- Issa: Pain is required and an American knows that -
REPUBLICAN REP. DARRELL ISSA OF CALIFORNIA IN AN INTERVIEW ON CAPITOL HILL: “If Americans think we're going to get out of a trillion dollar deficit without any pain to them then they have to ask, are they Americans? The truth is – all of us have to be in it together.”
- Waiting -
HOUSE MINORITY LEADER NANCY PELOSI IN A SPEECH ON THE HOUSE FLOOR: “What are we waiting for? What other information? Is there a dove that's going to fly in with a message tied to his leg? What is it that they are waiting to find out before they can make a decision.”
- Senators say farewell, give unvarnished advice on bipartisanship -
REPUBLICAN SEN. SCOTT BROWN OF MASSACHUSETTS ON THE SENATE FLOOR: “I challenge the leadership on both sides of the aisle to make the process more open and transparent. I challenge members to work with each other in a more open and honest manner. And I challenge the president and the Congressional leadership to also work together immediately to address the concerns and needs of our country, because after all, we are Americans first and our country deserves better.”
INDEPENDENT SEN. JOE LIEBERMAN OF CONNECTICUT ON THE SENATE FLOOR: “What is required now is to solve the urgent problems we still have and what is really required to do that is leadership. Leadership of the kind that is never easy or common but Americans know we can summon in times of need because we have summoned it before. Today, I regret to say as I leave the Senate, is that the greatest obstacle that I see standing between us and the brighter American future we all want is right here in Washington. It is the partisan polarization of our politics.”
REPUBLICAN SEN. DICK LUGAR OF INDIANA ON THE SENATE FLOOR: “At its best, the Senate is one of the founders' most important creations. A great deal has been written recently about political discord in the United States, with some commentators judging that partisanship is at an all-time high. Having seen quite a few periods in the Congress when political struggles were portrayed in this way, I hesitate to describe our current state as the most partisan ever, but I do believe that as an institution, we have not lived up to the expectations of our constituents to make excellence in governance our top priority.”
DEMOCRAT SEN. KENT CONRAD OF NORTH DAKOTA ON THE SENATE FLOOR: “I hear people being critical, sometimes when they leave here, of this institution – let me say, I am not in their ranks. I leave this institution with enormous respect. The United States Senate is the greatest deliberative body in the world and the vast majority of my colleagues, I sincerely believe, are serious minded and have the best interest of the country at heart. … We have differences, enormous differences about what is the right thing to do. But I have no doubt that most of our colleagues are well intentioned.”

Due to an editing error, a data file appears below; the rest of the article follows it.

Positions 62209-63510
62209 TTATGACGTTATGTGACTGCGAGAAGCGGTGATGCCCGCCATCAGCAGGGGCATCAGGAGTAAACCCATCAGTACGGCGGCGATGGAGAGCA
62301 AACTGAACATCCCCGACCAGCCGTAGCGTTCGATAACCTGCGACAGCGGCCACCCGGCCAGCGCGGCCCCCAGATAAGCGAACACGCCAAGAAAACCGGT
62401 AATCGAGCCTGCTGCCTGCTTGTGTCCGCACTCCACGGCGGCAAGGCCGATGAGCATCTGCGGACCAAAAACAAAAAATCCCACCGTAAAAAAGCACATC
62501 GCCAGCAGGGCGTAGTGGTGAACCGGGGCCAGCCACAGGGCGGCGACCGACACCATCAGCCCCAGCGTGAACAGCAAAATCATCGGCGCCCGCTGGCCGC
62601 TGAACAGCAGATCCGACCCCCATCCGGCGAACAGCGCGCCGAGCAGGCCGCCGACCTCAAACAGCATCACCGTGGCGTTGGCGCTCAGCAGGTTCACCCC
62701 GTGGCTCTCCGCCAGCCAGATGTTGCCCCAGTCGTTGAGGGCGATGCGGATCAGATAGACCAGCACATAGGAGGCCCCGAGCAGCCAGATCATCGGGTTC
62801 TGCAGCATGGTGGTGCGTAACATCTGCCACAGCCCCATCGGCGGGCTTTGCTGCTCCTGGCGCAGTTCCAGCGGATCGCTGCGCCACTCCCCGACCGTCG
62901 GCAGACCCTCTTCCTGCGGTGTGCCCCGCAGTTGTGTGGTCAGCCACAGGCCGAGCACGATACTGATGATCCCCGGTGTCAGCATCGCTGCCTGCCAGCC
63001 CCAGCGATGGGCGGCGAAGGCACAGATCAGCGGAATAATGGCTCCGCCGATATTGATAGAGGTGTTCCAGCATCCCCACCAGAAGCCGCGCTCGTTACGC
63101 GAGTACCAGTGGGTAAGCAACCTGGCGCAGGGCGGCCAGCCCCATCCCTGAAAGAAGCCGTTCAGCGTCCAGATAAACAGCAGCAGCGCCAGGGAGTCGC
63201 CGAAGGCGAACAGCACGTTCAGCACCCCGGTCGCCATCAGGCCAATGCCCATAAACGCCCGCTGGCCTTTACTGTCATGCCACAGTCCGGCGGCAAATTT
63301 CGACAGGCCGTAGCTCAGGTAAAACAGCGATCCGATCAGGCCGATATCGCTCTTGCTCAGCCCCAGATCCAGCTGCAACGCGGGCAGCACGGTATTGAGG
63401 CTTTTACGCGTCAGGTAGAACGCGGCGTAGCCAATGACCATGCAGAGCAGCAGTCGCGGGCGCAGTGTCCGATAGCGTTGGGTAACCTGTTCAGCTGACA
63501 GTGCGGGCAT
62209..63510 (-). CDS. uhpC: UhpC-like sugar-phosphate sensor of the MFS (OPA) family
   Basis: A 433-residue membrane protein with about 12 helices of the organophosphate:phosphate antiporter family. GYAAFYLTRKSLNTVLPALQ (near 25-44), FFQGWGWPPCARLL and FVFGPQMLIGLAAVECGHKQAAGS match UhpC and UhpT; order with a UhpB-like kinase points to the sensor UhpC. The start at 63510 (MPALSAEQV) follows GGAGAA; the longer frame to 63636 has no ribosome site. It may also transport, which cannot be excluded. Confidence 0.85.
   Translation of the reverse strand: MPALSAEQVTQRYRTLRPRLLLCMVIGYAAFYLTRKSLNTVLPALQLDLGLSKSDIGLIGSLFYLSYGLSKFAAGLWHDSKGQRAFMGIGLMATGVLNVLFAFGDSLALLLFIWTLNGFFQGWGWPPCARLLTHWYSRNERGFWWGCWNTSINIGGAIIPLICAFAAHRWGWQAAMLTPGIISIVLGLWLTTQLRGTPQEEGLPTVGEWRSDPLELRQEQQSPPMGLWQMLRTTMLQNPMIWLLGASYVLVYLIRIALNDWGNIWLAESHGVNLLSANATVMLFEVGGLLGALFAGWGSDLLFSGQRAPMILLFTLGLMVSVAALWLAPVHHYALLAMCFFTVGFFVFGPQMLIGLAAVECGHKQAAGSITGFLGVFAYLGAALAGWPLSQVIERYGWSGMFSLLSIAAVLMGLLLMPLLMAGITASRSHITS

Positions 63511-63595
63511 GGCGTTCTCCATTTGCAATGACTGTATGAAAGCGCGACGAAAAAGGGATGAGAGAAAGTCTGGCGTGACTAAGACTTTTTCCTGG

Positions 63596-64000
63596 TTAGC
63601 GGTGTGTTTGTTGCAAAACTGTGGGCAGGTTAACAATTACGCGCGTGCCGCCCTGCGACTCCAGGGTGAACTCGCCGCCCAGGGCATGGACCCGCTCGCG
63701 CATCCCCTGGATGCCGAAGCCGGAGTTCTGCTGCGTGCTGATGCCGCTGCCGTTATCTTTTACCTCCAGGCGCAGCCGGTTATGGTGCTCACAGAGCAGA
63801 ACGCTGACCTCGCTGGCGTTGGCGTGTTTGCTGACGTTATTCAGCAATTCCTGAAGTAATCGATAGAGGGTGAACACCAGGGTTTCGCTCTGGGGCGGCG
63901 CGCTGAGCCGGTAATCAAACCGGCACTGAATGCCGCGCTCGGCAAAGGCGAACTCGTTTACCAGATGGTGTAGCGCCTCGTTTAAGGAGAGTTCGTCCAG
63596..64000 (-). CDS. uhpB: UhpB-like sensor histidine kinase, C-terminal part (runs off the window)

REPUBLICAN SEN. KAY BAILEY HUTCHISON OF TEXAS ON THE SENATE FLOOR: “When I think back of the things that we have been able to accomplish, and it’s not that just because we were women and we were here, but in a deliberative body where you have one hundred people representing 50 very different states, its not that the men are against anything that we have teamed up to do, it is that because of our experiences that we bring to the table, sometimes it wasn’t thought of before.”
What stopped us in 140 characters or less
@SpeakerBoehner on call w/POTUS:"Spoke honestly and openly about the difference we face..$1.4 in revenue can't pass the House or Senate.—
Jill Jackson (@jacksonjk) December 12, 2012
Post-ABC poll: 2x as many prefer Obama's plan to Boehner's on fiscal cliff: wapo.st/XQXpcy—
David Beard (@dabeard) December 12, 2012
"In conclusion, Senator Kerry would make a wonderful Secretary of State" RT @mkraju Scott Brown now giving his farewell speech in the Senate—
Logan Dobson (@LoganDobson) December 12, 2012
Sen. Angus King's prize for caucusing with Democrats: assignments to Intelligence, Budget, Rules, Armed Services committees—
George Zornick (@gzornick) December 12, 2012
Marco Rubio (@marcorubio) December 12, 2012
Jenna Bush is pregnant- Pres. & Mrs. Bush congratulate her on air. Next call is to @ChelseaClinton from her parents - no pressure I'm sure.—
Adam P. Levy (@adamplevycnn) December 12, 2012
TRIVIA ANSWER from @DanMericaCNN
The 113th Congress is full of religious firsts – the first Buddhist representative, the first Hindu to serve in the House and the first member who describes herself as a religious “none.”
But even with this diversity, some religions are markedly overrepresented in Congress.
The most overrepresented religion is Judaism. While 2% of American adults identify as Jewish, according to the Pew Forum on Religion and Public Life, 32 members of Congress – or 6% of the legislative branch – is Jewish.
Other overrepresented religions included Mormons (2% of American adults but 2.8% of Congress), Catholics (22% of American adults but 30.4% of Congress) and Protestants (48% of American adults but 56.4% of Congress).
The group that remains most underrepresented is the religiously unaffiliated. While 20% of American adults, according to Pew, fall into that group, only one member of Congress – Democratic congressman elect Kyrsten Sinema of Arizona – identifies as a “none.” That is .2% of Congress.